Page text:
The programme did warn me about surprises, but boy did I not expect this! Good Manners, a Brazilian film by Juliana Rojas and Marco Dutra, in Official Competition at the London Film Festival, goes from comedy to horror, social, family, friendship and religious drama! Not only does the excellent small cast confidently take this story in every direction possible, but the child actors contribute enormously in grounding its abnormality. Who better than children to remind us of innocent pain and the vulnerability of life?
Clara (Isabél Zuaa) starts working in a beautiful modern apartment as a housekeeper for single expecting mother Ana (Marjorie Estiano), who is a few months pregnant. The aim is for Clara to become Ana’s son’s nanny. The two women become very close, and it soon emerges that once a month, when the moon is full, Ana sleepwalks, sometimes outside her home. She also has an unnatural taste for blood, which she either smells on Clara one night, or welcomes in her spaghetti.
Clara notices this pattern, and does everything to protect Ana. As the pregnancy progresses, Ana is in a lot of pain, and dies giving an early violent birth to a boy who she wanted to name Joel. We then skip to seven years later, when Clara is taking care of Joel (Miguel Lobo) who, once a month, needs to be locked up for fear of what he is capable of. I will not go any further than that – watch it!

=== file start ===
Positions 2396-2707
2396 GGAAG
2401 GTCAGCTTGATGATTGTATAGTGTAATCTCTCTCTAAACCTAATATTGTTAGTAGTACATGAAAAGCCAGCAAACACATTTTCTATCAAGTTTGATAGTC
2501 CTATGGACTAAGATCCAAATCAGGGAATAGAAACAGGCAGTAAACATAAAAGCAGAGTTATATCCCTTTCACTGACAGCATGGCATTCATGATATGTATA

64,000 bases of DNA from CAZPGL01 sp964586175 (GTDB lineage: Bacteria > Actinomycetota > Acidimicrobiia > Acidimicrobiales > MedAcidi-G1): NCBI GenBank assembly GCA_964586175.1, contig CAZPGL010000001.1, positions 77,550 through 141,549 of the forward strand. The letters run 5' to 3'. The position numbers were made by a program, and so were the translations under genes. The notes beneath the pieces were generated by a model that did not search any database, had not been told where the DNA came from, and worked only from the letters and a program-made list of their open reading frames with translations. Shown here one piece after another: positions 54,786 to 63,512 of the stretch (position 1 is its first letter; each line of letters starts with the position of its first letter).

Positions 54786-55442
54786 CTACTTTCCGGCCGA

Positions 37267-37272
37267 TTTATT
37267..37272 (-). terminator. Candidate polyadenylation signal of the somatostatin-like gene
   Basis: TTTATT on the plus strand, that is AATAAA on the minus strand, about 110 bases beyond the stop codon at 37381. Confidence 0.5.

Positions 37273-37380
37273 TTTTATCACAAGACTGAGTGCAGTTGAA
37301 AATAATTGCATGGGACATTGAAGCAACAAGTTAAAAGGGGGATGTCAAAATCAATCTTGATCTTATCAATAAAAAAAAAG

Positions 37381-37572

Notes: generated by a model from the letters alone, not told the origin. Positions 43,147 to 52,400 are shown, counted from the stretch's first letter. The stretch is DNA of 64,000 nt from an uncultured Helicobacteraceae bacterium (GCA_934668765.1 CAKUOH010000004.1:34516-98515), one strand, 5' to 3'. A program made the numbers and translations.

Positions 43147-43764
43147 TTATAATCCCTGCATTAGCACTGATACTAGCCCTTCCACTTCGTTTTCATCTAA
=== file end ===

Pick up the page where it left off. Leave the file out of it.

I’d like to point out that this film contains the second pregnant sex scene of LFF for me so far, will I see more? It just struck me because, here as in Loveless, the camera gives the baby bump importance during the act – have you seen this on a movie screen before?
Zuaa is a calming presence, with a striking and beautiful facial structure and a caring manner. Despite Ana’s and Joel’s pain, she would never let go and never stop giving more and more love. She reminds us that you don’t need to be highly expressive to be the most loving person in the room. Estiano adds humour to scenes when she does aerobics while heavily pregnant but later becomes a tragic figure after revealing why her family have disowned her.
There is a slightly otherworldly and futuristic look to São Paulo, where the story takes place. The shopping mall, high city buildings and cleanliness seem like Oz when looking at them from the other side of the river, where Clara lives with her landlady.
The hyper modernisation of cities brings with it the topics of healthy diets, staying fit and fashionable, going vegan and perhaps overprotecting children. When Joel tells his schoolmate he can’t eat meat because of his allergies, we know this comes from Clara’s protective intentions, but I have the feeling that in everyday life, this isn’t uncommon.
There are so many ways to look at the curse that Ana passes on to her son. At the same time, you can also just enjoy this film as an unusual family story with mythological themes. Must we always blame someone for a curse? What if nature just messed up?
Good Manners will take you unawares and keep pushing further, what a nice surprise!